Cinema Paradiso

4K ULTRA HD REVIEW:

MVD/Arrow;
Drama;
$49.95 UHD BD;
Rated ‘R.’
Stars Philippe Noiret, Enzo Cannavale, Antonella Attili, Marco Leonardi, Salvatore Cascio, Jacques Perrin, Agnese Nano.

With movie theaters facing an existential threat, there is perhaps no better time to revisit this 1989 Best Foreign Film Oscar winner about the magic of cinema, available in 4K for the first time.

Through extended flashbacks, the Italian film traces one man’s love affair with the movies beginning as a boy in war torn Sicily in the pre-television era. The boy Toto is fascinated by his small town’s movie theater and the projectionist, Alfredo, who creates magic on the screen from his small booth above the balcony. The booth also houses treasure, stolen kiss clips from various films that the local priest has had the projectionist excise from reels shown in the theater. Through his special relationship with the projectionist and the theater, the fatherless boy grows to cherish the magic of cinematic storytelling. Revisiting the town as an accomplished filmmaker, he reminisces about love, movies and loss.

Director Giuseppe Tornatore’s loving homage to the cinema also earned five BAFTA Awards, the Grand Prize of the Jury at the Cannes Film Festival and many more plaudits.

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The original award-winning theatrical version of Tornatore’s classic is presented here for the first time on 4K Ultra-HD Blu-ray with DolbyVision. Special features include audio commentary with Tornatore and Italian cinema expert critic Millicent Marcus; “A Dream of Sicily,” a 52-minute documentary profile of Tornatore featuring interviews with the director and extracts from his early home movies and interviews with director Francesco Rosi and painter Peppino Ducato, set to music by Ennio Morricone; “A Bear and a Mouse in Paradise,” a 27-minute documentary on the making of Cinema Paradiso and the characters of Toto and Alfredo, featuring interviews with the actors who play them, Philippe Noiret and Salvatore Cascio, as well as Tornatore; “The Kissing Sequence,” in which Tornatore discusses the origins of the kissing scenes with clips identifying each scene; and the original director’s cut theatrical trailer and 25th anniversary re-release trailer. This 4K combo pack also includes the expanded director’s cut on Blu-ray, which delves deeper into Salvatore’s backstory.

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While the extras provide interesting backstory information, especially about the climactic and affecting “Kissing Sequence,” the real star here is the film itself polished for 4K. I saw the film when it first came out, and it has lost none of its power. As we move into the digital age, and physical media and theatergoing are increasingly labeled passé, Cinema Paradiso is a loving look back at moviegoing in a time when moving pictures were projected on a film strip of successive photos, capturing moments of magic.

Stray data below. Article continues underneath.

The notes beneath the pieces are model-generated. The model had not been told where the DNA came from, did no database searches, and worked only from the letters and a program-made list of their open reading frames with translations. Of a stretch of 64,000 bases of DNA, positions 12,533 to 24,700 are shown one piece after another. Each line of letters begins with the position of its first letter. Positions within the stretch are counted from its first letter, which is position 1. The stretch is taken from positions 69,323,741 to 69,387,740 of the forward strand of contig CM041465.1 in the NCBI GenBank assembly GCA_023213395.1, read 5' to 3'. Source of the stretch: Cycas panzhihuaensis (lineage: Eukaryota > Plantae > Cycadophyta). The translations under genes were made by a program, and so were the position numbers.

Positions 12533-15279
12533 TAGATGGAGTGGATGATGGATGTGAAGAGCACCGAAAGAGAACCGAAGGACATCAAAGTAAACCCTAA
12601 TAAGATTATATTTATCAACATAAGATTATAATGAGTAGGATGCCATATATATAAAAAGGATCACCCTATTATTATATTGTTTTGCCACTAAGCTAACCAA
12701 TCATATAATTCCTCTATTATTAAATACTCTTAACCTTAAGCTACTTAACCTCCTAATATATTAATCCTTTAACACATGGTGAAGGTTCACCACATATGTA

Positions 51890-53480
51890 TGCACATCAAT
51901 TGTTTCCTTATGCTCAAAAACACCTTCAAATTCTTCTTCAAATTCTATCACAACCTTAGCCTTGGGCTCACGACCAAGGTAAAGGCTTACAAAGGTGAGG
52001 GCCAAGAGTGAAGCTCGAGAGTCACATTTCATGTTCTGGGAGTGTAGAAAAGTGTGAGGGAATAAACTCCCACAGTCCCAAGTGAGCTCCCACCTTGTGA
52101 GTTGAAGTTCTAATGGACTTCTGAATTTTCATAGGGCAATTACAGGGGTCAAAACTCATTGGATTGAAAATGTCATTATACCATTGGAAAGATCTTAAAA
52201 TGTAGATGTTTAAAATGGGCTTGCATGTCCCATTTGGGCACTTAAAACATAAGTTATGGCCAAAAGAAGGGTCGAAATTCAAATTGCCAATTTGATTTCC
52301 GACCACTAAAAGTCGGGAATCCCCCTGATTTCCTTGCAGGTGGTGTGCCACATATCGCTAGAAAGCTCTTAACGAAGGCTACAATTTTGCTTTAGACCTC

‘Essential Fellini’ Blu-ray Set Arrives Nov. 24 from Criterion

The Criterion Collection Nov. 24 will release Essential Fellini, a 15-disc Blu-ray collection of 14 works from celebrated Italian director Federico Fellini (1920-1993) 100 years after his birth.

The set will include the films Variety Lights (1950), The White Sheik (1952), I Vitelloni (1953), La Strada (1954), Il Bidone (1955), Nights of Cabiria (1957), La Dolce Vita (1960), (1963), Juliet of the Spirits (1965), Fellini Satyricon (1969), Roma (1972), Amarcord (1973), And the Ship Sails On (1983) and Intervista (1987), plus a new digital restoration of the short film Toby Dammit (1968).

The set includes new 4K restorations of 11 of the theatrical features, with uncompressed monaural soundtracks for all films.

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Extras include:

  • The newly restored television film Fellini: A Director’s Notebook (1969), and the feature documentaries Fellini: I’m a Born Liar (2002) and Marcello Mastroianni: I Remember (1997), the latter presented in its 193-minute version;
  • A two-hour, four-part 1960 interview with Fellini by filmmaker André Delvaux for Belgian television;
  • Four behind-the-scenes documentaries: “Reporter’s Diary: Zoom on Fellini” (1965), “Ciao, Federico!” (1969), “The Secret Diary of Amarcord” (1974), and “Fellini racconta: On the Set of And the Ship Sails On” (1983);
  • Fellini racconta: Passegiatte nella memoria, a 2000 documentary featuring interviews with a late-in-life Fellini;
  • Giulietta Masina: The Power of a Smile, a 2004 documentary about Fellini’s wife and frequent collaborator;
  • “Once Upon a Time: La dolce vita,” a French television documentary about the film;
  • Audio commentaries on six of the films;
  • A program from 2003 on Fellini’s 1980s television advertising work;
  • Archival interviews with Fellini stars and collaborators, including Marcello Mastroianni, Sandra Milo, Anouk Aimée, and Magali Noël;
  • Archival audio interviews by film critic Gideon Bachmann with Fellini, Mastroianni, and Fellini’s friends and family;
  • Video essays;
  • Trailers.

 

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Listed for $249.95, the set will come in deluxe packaging that includes two lavishly illustrated books with hundreds of pages of content: notes on the films by scholar David Forgacs; essays by filmmakers Michael Almereyda, Kogonada, and Carol Morley, film critics Bilge Ebiri and Stephanie Zacharek, and novelist Colm Tóibín; and dozens of images spotlighting Don Young’s renowned collection of Fellini memorabilia.